Giving back might be the key to distinguishing your company from your competitors — it can even encourage greater customer loyalty and drive higher sales. In fact, Edelman found that 51% of consumers are loyal to brands that support social causes, while 70% would pay more to a socially responsible company.
This is not to say that you will not run into skeptics. Goodwill initiatives can often be seen as nothing more than marketing gimmicks or a way for brands to try to earn favorable publicity. It is for this reason that you must go beyond a token contribution and encourage companywide community involvement.
It is important to encourage everyone at your company to become involved with charitable works that matter to them. At ours, we naturally focus on causes that are closely aligned with our mission and our faith. We actively support charity programs for underprivileged children, provide relief funds for those affected by natural disasters, contribute to scholarship funds and donate to educational institutions.
Of course, not all charitable organizations are created equal, and you do need to be aware of who and what you are supporting. Controversial organizations can alienate certain customers. Be mindful that you are working to do good in a good way.
Charity Done Right. While philanthropy is personal and varies from company to company, there are a few best places to start if you are interested in engaging in charity for all of the right reasons:
1. Encourage charitable activities. Workplace philanthropy should be much more than just writing a check to a charity. You really want it to become part of the fabric of your company. As such, encourage employees to give back to their community by establishing a formal philanthropy program. This program could require a certain number of hours per month for charitable activities or a quarterly outing during which the entire team can volunteer its time to a cause.
2. Make philanthropy collaborative. Many companies believe that staff will freely give their time or money when given the opportunity, but this is not always the case — sometimes, people need convincing. One potential motivator is to give to charities that are the most important to them. Survey your team to determine where its charitable interests lie, and then pilot a program or two to see whether participation increases.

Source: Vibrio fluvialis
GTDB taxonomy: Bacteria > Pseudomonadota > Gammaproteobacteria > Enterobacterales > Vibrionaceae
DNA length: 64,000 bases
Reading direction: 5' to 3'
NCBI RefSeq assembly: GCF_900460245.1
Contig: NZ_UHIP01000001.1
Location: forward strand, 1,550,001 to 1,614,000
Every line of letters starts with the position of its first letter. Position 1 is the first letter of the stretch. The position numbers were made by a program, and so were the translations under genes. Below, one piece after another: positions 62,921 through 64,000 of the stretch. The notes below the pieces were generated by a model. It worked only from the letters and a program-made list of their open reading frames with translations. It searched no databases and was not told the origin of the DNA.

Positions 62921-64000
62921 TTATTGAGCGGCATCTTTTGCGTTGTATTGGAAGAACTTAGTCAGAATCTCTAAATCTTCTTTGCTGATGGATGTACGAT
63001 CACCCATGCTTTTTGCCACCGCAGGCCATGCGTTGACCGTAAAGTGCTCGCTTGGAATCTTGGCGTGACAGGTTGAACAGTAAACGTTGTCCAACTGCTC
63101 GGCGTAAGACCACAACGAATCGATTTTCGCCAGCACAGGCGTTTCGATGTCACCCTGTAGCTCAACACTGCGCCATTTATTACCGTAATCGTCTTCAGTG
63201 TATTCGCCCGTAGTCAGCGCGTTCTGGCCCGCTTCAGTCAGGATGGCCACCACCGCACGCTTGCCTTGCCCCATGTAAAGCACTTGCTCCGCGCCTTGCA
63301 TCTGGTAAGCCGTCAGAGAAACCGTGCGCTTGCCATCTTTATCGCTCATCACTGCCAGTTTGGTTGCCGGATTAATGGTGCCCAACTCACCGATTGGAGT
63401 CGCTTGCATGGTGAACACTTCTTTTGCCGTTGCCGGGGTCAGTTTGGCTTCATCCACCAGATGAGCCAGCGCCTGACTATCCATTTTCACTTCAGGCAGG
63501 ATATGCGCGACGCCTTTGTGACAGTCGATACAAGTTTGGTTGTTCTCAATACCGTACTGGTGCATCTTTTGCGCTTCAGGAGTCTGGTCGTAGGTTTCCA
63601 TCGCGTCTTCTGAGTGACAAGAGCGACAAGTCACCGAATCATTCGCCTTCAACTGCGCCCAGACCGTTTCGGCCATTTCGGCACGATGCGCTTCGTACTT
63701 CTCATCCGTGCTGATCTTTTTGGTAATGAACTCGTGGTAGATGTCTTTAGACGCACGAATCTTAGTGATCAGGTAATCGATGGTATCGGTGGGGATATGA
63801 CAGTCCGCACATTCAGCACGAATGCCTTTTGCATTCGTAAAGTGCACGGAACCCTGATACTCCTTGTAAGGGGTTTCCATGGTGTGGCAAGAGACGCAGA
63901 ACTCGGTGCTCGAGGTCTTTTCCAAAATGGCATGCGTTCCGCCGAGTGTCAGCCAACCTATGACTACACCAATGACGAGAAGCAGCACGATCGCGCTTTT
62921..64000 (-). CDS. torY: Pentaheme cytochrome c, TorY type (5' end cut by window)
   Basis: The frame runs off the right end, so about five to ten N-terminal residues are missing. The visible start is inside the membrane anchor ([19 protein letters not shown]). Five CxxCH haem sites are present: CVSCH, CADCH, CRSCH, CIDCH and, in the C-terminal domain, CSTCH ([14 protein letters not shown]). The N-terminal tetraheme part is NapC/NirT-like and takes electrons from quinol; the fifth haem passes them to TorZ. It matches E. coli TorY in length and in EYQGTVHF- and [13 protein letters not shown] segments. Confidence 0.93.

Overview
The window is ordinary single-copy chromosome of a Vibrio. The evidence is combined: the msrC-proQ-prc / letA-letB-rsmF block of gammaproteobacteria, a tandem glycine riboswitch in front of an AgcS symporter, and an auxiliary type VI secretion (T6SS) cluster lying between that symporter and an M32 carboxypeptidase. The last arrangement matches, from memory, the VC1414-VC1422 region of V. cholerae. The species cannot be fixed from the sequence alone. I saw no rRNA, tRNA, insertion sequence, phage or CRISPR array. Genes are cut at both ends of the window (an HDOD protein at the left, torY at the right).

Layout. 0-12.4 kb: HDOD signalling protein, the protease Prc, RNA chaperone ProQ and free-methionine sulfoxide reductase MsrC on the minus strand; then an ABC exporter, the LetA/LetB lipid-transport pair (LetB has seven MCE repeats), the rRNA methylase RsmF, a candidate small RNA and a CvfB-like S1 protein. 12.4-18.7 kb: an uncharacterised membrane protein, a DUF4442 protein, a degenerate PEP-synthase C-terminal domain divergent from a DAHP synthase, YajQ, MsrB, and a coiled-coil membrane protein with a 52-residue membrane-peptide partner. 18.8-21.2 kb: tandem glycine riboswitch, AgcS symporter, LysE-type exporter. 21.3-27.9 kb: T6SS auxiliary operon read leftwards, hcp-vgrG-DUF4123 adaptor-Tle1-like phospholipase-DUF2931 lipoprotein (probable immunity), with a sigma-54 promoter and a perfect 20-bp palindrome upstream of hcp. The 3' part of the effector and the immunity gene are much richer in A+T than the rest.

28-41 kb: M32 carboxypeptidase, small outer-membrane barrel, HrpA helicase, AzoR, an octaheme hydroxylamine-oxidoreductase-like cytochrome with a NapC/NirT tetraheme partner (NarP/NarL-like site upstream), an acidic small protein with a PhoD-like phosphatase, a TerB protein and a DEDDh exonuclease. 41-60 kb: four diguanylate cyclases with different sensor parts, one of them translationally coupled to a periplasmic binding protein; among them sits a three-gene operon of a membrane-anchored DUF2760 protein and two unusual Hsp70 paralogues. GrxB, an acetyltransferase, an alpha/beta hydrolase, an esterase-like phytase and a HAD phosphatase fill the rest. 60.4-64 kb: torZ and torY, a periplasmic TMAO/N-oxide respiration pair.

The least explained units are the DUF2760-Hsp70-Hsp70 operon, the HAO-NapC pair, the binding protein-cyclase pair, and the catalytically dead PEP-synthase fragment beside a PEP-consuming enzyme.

3. Communicate regularly. People want to know that their contributions of time or money are making a difference. Make a point of keeping employees informed of the progress made within the organizations your company supports. It is also important to share upcoming dates of charitable events or charitable needs to keep workplace philanthropy top of mind and ensure employee involvement.
4. Celebrate participation. While the hope is that employees will “do good” for purely altruistic reasons, that does not take away from the fact that people should be celebrated for their charitable activities. Nonprofits often host donor appreciation events, so why not do something similar for your staff? Reward team members who participate in workplace philanthropy programs. Honor the most outstanding contributions in the company. Or host a donor luncheon for participants.
Making philanthropy part of your company takes time, especially when you’re doing it for reasons beyond just token contribution for the sake of appearances. If you include staff in the decisions, support their participation and celebrate their successes, you will be off to a good start in doing good.
Read more: Bernie Marcus’ Model: Community Progress Without Progressive Fingerpointing